Sailing Away on Guinevere

Objects help us time travel. One-of-a-kind pieces like this antique cocktail shaker invite us to marvel at a bygone era and envision the circumstances that conjured it into existence – the trip, the camaraderie. Inscribed to Captain Edgar Palmer from his crew, it memorializes a cruise to Bermuda on board the legendary Guinevere. April 1923 was the height of the Prohibition and also the start of the sailing season for many yacht clubs. There is no beginning or end date listed, but evidently the experience merited a really good toast!

So who was Palmer, what was Guinevere and what’s the connection to the Jay Estate? Edgar was the son of a wealthy philanthropist who himself became a benefactor of many institutions. He studied engineering at Princeton, graduating in 1903. He was also a competitive sailor who chose to make the coastal community of Rye his home. In 1911, he and his wife Zilph acquired the Jay Estate on Boston Post Road. Their property which overlooked Long Island Sound was just a boat launch away from “the magical point” of American Yacht Club (AYC) where Edgar would eventually serve as Commodore. Palmer’s 195 foot schooner Guinevere was the club’s flagship from 1915 – 1916 until World War I when she was summoned to volunteer for naval duty and she became “a peace-time swan of the sea that turned hawk.”  Many private yachts were similarly conscripted for patriotic duty during the Great War. In order to properly fit her for submarine chasing and convoy patrol, she was painted in camouflage and “40 feet was cut from each of her three 100 foot masts to get her under the Queensboro bridge…she fared forth as flagship of the ‘Easter Egg Fleet.'”

Guinevere’s naval activities as “SP 512” were brief but admirable. Starting in August 1917 she escorted military convoys all along the coast of France. In January 1918, she rescued a ship of men out of thick, pea soup fog, transporting them to safety. But on her return, she rammed into a reef off the coast of Brest, France and was wrecked. With his queen unsalvageable, Palmer commissioned a replica, true in all its proportions, yet fitted with 65 electric motors, one of the first crafts designed with this kind of modern technology.  Launched on April 21, 1921 from the Lawley yards at Neponset,  the new Guinevere was christened by Edgar’s wife and 12 year old daughter with bouquets of roses and champagne while Palmer’s college friends “started the ‘locomotive cheer of Old Nassau.” Considered at the time to be “the largest sailing yacht in American waters under canvas,” it was this second iteration, fitted with a distinctive tiger bowsprit, that sailed to Bermuda in April 1923.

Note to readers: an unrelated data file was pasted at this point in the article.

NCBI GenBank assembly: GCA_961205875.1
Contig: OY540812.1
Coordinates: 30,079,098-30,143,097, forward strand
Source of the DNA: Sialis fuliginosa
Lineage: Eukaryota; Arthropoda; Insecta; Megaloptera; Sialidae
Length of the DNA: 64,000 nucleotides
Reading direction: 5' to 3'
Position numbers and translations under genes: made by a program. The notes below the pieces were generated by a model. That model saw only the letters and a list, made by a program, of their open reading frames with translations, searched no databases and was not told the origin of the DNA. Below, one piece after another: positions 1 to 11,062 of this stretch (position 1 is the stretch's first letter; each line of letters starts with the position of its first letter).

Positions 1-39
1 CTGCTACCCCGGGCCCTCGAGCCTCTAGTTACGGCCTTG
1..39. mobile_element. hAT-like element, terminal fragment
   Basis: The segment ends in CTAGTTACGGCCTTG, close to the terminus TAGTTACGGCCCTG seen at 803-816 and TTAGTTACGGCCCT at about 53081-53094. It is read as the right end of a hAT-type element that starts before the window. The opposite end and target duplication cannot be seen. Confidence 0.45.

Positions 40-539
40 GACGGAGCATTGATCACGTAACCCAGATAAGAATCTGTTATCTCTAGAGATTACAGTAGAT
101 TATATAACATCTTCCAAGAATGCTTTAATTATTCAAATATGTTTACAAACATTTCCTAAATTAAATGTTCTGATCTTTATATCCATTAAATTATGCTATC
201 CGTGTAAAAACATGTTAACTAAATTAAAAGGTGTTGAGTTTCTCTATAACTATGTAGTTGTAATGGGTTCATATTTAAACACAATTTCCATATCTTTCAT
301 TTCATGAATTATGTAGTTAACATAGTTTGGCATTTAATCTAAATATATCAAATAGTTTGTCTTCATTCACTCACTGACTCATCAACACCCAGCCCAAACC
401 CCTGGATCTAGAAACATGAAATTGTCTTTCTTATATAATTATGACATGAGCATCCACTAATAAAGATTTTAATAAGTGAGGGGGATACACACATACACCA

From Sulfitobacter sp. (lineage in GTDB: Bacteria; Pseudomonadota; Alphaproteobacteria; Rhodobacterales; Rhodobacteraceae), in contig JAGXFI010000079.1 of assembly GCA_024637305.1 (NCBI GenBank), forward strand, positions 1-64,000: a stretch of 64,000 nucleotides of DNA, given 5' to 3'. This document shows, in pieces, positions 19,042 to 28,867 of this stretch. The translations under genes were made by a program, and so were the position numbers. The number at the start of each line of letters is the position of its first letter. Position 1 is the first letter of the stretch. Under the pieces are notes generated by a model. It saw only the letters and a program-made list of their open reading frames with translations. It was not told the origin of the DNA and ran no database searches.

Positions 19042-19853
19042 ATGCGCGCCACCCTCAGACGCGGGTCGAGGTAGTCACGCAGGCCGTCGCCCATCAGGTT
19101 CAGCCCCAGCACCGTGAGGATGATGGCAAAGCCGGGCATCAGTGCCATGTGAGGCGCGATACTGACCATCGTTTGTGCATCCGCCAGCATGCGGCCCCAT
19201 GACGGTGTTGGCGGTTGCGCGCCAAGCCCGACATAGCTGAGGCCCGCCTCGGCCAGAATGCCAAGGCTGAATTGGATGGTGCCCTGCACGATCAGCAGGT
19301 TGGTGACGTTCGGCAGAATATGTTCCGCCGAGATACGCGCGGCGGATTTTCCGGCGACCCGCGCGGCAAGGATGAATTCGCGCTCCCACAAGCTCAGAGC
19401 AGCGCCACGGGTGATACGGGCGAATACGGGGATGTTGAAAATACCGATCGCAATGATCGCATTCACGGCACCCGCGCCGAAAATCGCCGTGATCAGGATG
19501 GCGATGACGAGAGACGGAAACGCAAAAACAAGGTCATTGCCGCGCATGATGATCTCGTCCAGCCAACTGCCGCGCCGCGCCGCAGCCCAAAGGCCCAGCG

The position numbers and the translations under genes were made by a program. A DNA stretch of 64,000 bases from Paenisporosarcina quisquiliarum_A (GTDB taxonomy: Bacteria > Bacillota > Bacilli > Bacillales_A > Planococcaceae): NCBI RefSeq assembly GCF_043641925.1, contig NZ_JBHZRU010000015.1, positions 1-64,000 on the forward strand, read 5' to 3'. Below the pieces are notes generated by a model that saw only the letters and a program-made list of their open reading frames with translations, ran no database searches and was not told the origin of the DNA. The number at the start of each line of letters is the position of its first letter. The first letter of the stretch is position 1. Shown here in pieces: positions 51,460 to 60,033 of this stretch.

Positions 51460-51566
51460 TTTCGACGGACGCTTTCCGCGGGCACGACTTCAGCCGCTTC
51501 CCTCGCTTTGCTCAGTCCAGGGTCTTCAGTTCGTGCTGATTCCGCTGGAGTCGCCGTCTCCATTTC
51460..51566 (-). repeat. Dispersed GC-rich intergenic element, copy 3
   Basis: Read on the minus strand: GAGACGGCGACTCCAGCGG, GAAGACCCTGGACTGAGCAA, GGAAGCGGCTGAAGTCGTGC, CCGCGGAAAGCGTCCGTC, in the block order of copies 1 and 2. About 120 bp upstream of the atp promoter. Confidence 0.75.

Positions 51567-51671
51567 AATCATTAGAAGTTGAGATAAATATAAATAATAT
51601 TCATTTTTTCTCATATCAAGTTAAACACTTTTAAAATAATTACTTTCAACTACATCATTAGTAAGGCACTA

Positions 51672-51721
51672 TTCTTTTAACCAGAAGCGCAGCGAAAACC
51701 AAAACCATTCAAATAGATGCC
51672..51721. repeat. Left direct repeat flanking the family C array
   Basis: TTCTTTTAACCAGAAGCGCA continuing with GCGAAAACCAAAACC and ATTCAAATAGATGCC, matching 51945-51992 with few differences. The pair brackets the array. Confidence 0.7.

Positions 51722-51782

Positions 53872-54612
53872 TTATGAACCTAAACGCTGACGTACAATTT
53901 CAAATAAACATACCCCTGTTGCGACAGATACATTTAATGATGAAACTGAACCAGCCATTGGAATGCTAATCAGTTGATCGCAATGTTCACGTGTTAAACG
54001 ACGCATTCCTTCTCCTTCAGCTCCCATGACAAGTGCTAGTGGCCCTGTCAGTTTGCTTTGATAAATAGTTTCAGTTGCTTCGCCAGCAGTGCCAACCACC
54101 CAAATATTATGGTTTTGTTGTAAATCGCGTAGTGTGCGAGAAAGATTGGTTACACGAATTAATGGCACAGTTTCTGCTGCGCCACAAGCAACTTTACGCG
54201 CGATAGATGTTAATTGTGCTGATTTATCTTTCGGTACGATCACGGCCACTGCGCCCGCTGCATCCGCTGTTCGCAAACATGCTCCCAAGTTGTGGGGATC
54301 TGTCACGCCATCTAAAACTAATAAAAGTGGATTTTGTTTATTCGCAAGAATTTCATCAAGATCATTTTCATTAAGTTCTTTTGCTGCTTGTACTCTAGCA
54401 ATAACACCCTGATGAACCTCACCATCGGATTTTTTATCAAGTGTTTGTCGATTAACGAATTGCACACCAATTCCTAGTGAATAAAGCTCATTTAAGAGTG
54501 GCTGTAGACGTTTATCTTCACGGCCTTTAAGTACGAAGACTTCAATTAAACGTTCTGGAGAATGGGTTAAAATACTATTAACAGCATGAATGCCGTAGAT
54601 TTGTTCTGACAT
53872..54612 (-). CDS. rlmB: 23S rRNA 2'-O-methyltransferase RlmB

A closer look at the pitcher shows Edgar’s private, single-striped signal etched into its stopper (although not its orange and black colors) along with the New York Yacht Club (NYYC) burgee. Equal parts practical barware and keepsake, this polished flagon resurrects a time when martinis and memories of a swell adventure poured freely among friends and fellow sailors, a tradition that survives to this day.

And it’s in that spirit, that this year’s Jay Soirée will be nautically themed. Sail away with us this September.  We’ll be shaking up cocktails and the dance floor in true 1920s fashion! A committee kickoff party, ticket link and more info to come soon.


More about the cocktail shaker…

The mates listed on the ewer included 4 of Palmer’s closest Princeton friends: Halsey Durand (Class of 1901), James Barnes (Class of 1891, and a founder of a theatrical group called the Triangle Club), Dr. Charles Browne (Class of 1896), Norman H. Donald of Staten Island, (Class of 1903 – the same year as Palmer)  – and one Yalie, James H. Brewster, who lived in Rye.  Durand hailed from Newark and had crewed on at least two of Palmer’s other yachts with him – Hester in 1910 and Venona in 1913. Brown was a Democrat, Congressman, and mayor of Princeton, from 1914-1923; he and Donald would both sail with Palmer on Guinevere in the great Santander ocean race to Spain for the King’s Cup in 1928. Palmer and Donald were the closest of the six -perhaps Donald purchased the decanter and arranged the dedication. The hallmark EGW & S on the bottom of the piece identifies the maker of the pitcher as Elizur Webster & Sons whose showroom could be found on Maiden Lane in downtown Manhattan through the 1920s. Spouted dispensers like these were often sold with glasses as a set complete with a cork stopper to stop the precious spirits from spilling out before their time.